Mother's Day

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 Find the perfect Mother's Day gift with Candy you ate as a kid®. For mom's special day something sweet might be the perfect gift. Bring her back to the cherished days of her childhood, or relive a treasured memory you both once shared together. 

Order a gift box of candy from your favorite decade, or pack your own assortment with our Pack-a-Bag option. Bulk candy is available in 2 lb. or 5 lb. bags and whole cases. So take a slow walk down the candy aisle. Go ahead, take your time. The memories are on us.

All of our Mother's Day candy gifts are available with a free, hand-written gift card similar to the ones you see at a florist. Enter your message during checkout. And yes, they are really hand-written by one of our candy ladies.

Delayed Delivery: Order your Mother's Day Candy Gift today and delay delivery to arrive in time for the event. Look for Delayed Delivery during checkout.

Mother's Day History

Mother's Day started with one woman by the name of Anna Jarvis. Anna was an Appalachian homemaker and she organized a day to raise awareness of poor health conditions of her community. She thought the day would be best promoted by mothers and called the day "Mother's Work Day."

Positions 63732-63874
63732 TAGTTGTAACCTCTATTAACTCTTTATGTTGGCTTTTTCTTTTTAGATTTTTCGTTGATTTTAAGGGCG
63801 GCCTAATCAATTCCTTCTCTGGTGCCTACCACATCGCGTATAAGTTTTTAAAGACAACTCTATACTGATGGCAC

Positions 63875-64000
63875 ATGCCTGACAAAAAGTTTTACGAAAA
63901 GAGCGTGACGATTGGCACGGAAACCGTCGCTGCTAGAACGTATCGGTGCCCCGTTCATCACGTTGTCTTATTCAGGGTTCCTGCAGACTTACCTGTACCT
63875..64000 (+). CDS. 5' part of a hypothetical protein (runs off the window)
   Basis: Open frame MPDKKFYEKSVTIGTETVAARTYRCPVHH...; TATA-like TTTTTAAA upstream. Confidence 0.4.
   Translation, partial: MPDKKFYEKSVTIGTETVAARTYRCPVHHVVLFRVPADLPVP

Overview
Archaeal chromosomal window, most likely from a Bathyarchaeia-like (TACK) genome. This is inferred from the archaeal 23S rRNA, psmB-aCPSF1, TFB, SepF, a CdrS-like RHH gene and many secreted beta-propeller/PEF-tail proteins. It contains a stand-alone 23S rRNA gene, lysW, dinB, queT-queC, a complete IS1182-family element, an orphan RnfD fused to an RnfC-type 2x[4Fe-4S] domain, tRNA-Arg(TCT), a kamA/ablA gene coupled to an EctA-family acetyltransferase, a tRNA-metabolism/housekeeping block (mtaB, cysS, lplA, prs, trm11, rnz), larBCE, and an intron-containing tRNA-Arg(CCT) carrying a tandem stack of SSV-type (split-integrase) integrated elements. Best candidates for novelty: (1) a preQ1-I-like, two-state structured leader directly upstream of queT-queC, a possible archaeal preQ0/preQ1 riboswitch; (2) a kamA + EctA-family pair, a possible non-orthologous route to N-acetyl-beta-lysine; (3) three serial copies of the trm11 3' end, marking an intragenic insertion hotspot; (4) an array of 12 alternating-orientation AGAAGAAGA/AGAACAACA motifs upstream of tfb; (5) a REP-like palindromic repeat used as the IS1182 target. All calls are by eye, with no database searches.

Mother's DayWhen Anna died in 1905 her daughter, also named Anna, began a campaign to memorialize the life work of her mother. Anna remembered that her mother said there were many days dedicated to men but not for mothers. She began to lobby the politicians of the time to support a day dedicated to mothers. Anna Jarvis talked to many politicians featuring Presidents Taft and Roosevelt hoping they would support her campaign. 

She organized a church service to celebrate her mother in 1908 and Anna handed out white carnations to those in attendance because the white carnation was her mother's favorite flower. Anna Jarvis' hard work began to pay off five years after that service in 1913. The House of Representatives adopted a resolution calling for officials of the federal government to wear white carnations on the day many began calling Mother's Day, the second Sunday in May.

Finally on May 8, 1914 President Woodrow Wilson signed a Joint Resolution designating the second Sunday in May as Mother's Day.